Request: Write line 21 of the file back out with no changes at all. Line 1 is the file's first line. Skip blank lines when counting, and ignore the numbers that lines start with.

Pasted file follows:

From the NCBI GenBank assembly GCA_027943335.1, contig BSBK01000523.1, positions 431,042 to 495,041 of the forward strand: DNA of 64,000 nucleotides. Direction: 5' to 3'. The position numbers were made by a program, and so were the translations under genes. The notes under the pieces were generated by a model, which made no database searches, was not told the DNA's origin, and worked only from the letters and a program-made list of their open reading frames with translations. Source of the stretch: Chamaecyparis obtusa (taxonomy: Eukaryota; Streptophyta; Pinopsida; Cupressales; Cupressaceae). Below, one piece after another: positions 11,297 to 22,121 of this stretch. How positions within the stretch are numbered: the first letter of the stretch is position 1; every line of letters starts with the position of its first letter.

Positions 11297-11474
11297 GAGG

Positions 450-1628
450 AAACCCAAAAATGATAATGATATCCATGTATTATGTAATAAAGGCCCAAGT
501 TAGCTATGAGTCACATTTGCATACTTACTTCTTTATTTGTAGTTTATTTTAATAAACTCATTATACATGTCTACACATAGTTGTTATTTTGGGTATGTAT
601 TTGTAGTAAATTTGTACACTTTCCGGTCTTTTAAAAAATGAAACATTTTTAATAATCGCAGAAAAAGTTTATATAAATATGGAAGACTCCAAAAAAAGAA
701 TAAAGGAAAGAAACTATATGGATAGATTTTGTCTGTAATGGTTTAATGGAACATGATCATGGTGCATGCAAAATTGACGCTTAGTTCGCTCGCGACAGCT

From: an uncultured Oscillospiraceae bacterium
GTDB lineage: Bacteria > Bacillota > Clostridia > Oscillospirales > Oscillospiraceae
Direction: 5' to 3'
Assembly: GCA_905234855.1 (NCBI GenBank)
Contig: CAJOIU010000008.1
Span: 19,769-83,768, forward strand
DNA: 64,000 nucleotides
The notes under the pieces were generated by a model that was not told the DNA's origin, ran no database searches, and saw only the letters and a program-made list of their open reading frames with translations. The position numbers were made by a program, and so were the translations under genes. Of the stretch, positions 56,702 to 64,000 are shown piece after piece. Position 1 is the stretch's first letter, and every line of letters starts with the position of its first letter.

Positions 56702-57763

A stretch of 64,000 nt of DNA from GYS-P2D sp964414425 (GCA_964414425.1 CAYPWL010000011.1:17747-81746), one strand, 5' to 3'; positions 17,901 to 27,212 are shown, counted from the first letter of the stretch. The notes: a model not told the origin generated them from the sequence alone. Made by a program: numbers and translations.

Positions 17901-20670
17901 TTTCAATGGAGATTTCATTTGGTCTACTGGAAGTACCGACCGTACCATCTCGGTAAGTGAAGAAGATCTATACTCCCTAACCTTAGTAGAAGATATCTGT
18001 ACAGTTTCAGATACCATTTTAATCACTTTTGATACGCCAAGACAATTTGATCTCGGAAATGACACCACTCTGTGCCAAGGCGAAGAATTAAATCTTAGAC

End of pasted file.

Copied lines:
18001 ACAGTTTCAGATACCATTTTAATCACTTTTGATACGCCAAGACAATTTGATCTCGGAAATGACACCACTCTGTGCCAAGGCGAAGAATTAAATCTTAGAC